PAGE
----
How Can You Contribute? You can make a contribution online at www.aiavapac.org. You may also mail a donation to: AIAVA PAC c/o AIA Virginia 2501 Monument Avenue Richmond, VA 23220
There are no contribution limits in Virginia. The AIAVA PAC can accept contributions from any individual, corporation, union, association or partnership. It is required that all contributions received by the committee, and that required information identifying the contributor, be reported on the committee’s campaign finance reports. Federal law prohibits accepting contributions from a foreign national or foreign corporation.
A rousing start to the election season was generated by contributions and pledges to the VSAIA political action committee campaign by long-time supporter Gauthier Alvarado & Associates in Falls Church and relative PAC newcomer HDR in Alexandria.
Rob Morris, III, AIA, PE, presented his firm’s traditional $1,000 check to the PAC in December. Jim Draheim, AIA, announced his firm’s pledge of $2,000 in March. Both have combined their firms’ support with personal efforts to increase the level of participation in the PAC. They are sending letters to their peers in several firms encouraging them to join in supporting the PAC and asking that they also encourage their employees to do the same.
Ed Gillikin, AIA, VSAIA vice president for government advocacy, and the members of the government and industry affairs committee ask that individuals contribute the equivalent of one hour’s billable time to the PAC. They request that firms contribute a like amount.
With all 140 seats in the Virginia General Assembly open this year, the campaign goal will be to top the PAC’s previous best year of $23,630 contributed in 2006.
The PAC supports the campaigns of those candidates who have shown an understanding of what the profession does and of how architects affect the quality of life within their communities. If a candidate is running for the first time, the VSAIA considers its members’ evaluations. For incumbents, the VSAIA concentrates its support on those who serve in leadership positions and those who serve on the General Laws committees in the House and Senate. This committee reviews nearly 90 percent of the bills affecting the profession.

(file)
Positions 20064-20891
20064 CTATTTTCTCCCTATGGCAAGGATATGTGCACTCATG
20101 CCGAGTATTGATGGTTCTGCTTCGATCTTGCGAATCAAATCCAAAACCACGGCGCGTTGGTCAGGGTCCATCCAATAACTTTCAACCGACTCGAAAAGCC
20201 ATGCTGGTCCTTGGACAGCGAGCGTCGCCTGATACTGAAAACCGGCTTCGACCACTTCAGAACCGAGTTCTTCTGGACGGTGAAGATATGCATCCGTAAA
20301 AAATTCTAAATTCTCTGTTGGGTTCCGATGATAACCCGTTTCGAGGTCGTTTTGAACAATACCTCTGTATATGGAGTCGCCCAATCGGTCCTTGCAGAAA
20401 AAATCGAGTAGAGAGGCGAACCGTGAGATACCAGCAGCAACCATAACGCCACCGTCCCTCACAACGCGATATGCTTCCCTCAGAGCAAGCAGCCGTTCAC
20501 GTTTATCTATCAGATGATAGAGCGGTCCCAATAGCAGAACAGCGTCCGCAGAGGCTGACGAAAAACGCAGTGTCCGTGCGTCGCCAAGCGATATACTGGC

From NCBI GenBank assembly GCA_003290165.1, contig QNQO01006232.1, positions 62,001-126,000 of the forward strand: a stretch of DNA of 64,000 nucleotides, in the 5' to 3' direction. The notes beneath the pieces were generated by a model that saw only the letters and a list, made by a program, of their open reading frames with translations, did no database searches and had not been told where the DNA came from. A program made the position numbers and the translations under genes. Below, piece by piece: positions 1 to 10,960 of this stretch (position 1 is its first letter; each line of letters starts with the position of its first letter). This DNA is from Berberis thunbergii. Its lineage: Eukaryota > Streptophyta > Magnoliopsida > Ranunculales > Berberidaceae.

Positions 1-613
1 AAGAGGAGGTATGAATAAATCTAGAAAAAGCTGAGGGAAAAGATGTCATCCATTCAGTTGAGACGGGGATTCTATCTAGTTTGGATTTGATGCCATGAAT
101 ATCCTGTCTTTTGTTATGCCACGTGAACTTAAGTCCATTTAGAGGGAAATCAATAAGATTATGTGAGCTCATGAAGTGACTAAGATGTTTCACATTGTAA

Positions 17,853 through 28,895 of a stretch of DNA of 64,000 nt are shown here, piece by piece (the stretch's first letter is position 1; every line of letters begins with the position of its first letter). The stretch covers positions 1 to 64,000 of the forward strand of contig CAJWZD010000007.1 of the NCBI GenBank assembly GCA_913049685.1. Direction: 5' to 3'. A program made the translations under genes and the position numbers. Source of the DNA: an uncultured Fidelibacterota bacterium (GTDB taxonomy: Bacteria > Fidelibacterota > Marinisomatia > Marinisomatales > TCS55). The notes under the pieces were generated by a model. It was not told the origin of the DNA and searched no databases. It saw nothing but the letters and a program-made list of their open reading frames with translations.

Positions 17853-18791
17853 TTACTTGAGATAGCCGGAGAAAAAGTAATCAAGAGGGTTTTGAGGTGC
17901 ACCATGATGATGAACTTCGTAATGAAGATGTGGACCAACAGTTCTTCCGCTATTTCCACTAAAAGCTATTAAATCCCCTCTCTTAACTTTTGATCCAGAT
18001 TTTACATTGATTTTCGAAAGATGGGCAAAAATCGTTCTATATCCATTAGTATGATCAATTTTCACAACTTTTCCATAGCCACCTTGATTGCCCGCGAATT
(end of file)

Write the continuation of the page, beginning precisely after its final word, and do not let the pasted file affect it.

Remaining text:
A candidate’s party affiliation is not considered. Historically, the VSAIA PAC’s contributions run just about 50-50 on supporting Democrats and Republicans. Information on past activity can be obtained from the Virginia Public Access Project website http://www.vpap.org/committees/profile/home/600. VAPA’s home site is www.VPAP.org.
It takes time to build rapport and trust between the architects and elected officials. This is done through individual meetings among the VSAIA legislative counsel, staff and members, and the legislators. Those in office depend on us for information about the possible impact of a bill. We depend on them to weigh that information with other sources and to reach a reasonable conclusion when the votes are taken.
To maintain the investment in these relationships, the VSAIA needs to support those candidates who supported restricting unlicensed practice, who supported limiting by contract an architect’s liability, and who support the concept of qualifications-based selection for public projects.
In supporting the PAC, you are supporting your firm and your ability to practice your profession. Please contribute to the PAC today by sending a check equal to one-hour’s billable time to the VSAIA PAC, 2501 Monument Avenue, Richmond, VA 23220.